Should we really be surprised that deniers cherry pick data and distort the truth?
In addition to her usual war on science, Jo Nova frequently attacks the Australian Bureau of Meteorology (BoM).
In today’s post produces a predicted rainfall map produced by the BoM on August 24 2010 for the September-November period contrasted with actual recorded rainfall. In her mind it proves BoM can’t get it right:
Shocking! How much more wrong could the BoM be! Says outraged Nova :
How many billions have we lost thanks to farmers who might have been able to harvest early, or plant different crops, or avoid seeding in droughts, or any one of a thousand other choices that would help them to make the most of our highly variable climate.
Oh wait, there is something she neglects to tell her readers…
I’m sure alert readers of this blog now what she’s done.
Nova neglects to show us is the forecasts made following this August outlook which actually predict wetter conditions for most of Australia.
Here is their prediction released on 22 September 2010.
And the map:
Wetter conditions favoured for most of Australia
The Australian rainfall outlook for the December quarter (October to December) favours wetter than average conditions over large parts of the continent, with strongest odds across northern Australia. The October to December outlook is the result of warm conditions in the Indian Ocean and cool conditions in the equatorial Pacific Ocean, both of which are associated with the current La Niña event.
Probabilities versus observed rainfall
BoM refined their predictions in light of new data and observing trends, standard practice. Nova’s post is a gross mischaracterization of BoM’s predictions.
More importantly, the BoM predictions indicate probabilities for increased (or decreased) rain, not actual predicted rainfall. It’s a subtle and important difference and means the BoM was actually correct in stating in there was an increased chance for wetter conditions in parts of Australia.
She is employing a standard trick of all anti-science movements: asking the impossible of science. Predictions about future events are made with a certain level of confidence, and then refined as more data is available. Between August and September, BoM refined their predictions.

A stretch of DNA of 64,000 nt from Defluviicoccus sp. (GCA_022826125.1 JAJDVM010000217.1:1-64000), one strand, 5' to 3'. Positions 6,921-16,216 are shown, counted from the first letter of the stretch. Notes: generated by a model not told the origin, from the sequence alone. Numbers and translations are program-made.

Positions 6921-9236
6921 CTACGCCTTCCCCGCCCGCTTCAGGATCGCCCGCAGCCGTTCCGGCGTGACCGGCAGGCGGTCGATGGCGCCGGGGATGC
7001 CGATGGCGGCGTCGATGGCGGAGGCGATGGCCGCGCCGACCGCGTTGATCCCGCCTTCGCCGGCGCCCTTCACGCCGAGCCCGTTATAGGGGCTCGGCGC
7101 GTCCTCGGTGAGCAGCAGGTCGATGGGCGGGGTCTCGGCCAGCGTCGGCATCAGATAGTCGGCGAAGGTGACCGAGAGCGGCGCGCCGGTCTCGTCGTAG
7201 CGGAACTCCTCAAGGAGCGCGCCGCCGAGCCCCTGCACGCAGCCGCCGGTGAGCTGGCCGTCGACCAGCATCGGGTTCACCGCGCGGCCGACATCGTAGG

It took me less than two minutes to check this information.
An “honest’ oversight on Nova’s behalf?
You be the judge…
Way too easy!
Way too easy indeed! Ignoring the September outlook was stoopid enough, but to ignore the BOM October outlook-though it has a month to go- was even more feckless.
The nitwit echo-chamber of Oz denialism is passing this stuff around at the moment. All they reveal is that they do not understand what probabalisitic forecasting is and how its done. If some of them do,they are determined not to let any of their conga line know.
…er,”probabilistic”,that is…wouldn’t want a case of probabalisitis..
Where are Jo Nova’s predictions? Or doesn’t she have the courage of her delusions?
My thoughts exactly.
They make no predictions, because they have nothing to offer.
Typical.. The sad thing is, many of her readership wouldn’t have the foggiest understanding and will only go on to discredit BoM unreasonably.
That said, I’m not really sure if she actually realises that she made a mistake or not – many of her conclusions demonstrate some fundamental lapses of understanding.
Hard to know if Nova is just another Akerman or Bolt, who I suspect don’t believe anything they write (they are paid to incite hatred and disinform the ignorant, it’s their job), or if she is not quite right in the head. If you take her writing at face value, it’s the latter. From her behaviour, I think it’s a bit of both.
Neither does she know anything at all about farming, going by the quote above.
I doubt she has any influence. The only people who follow her are whacko conspiracy theorists. They’d find another home if she disappeared.
Indeed, I read her comments about farming and thought “what the?” So a wheat farmer is going to switch to corn? And which crops would survice flooding? Hey, maybe they should have planted rice and wait for the flood waters to do the trick? Or farmers build a huge wall around their fields? Sure, there are some mitigation strategies… but really.
Curiously, almost exactly the same thing is happening in the UK, with Nigel Lawson’s denialist “Global Warming Policy Foundation” challenging the Met Office’s “prediction” of a mild winter and ignoring its later “prediction” of a harsh one: http://www.bbc.co.uk/blogs/opensecrets/2010/12/met_office_seasonal_forecasts.html.
The similarity goes right down to the GWPF’s misrepresenting probabilistic assessments to the public as cast-iron predictions, with the Met trying patiently to explain the difference while the GWPFers strut around in a froth of faux outrage and bombast.
I’ve noted the same things – the latest meme/strategy of the denial machine,
[…] people die or lose everything they have, the climate change Deniers want to quibble semantics. The flooding is exactly what was predicted and is completely consistent with climate science, but […]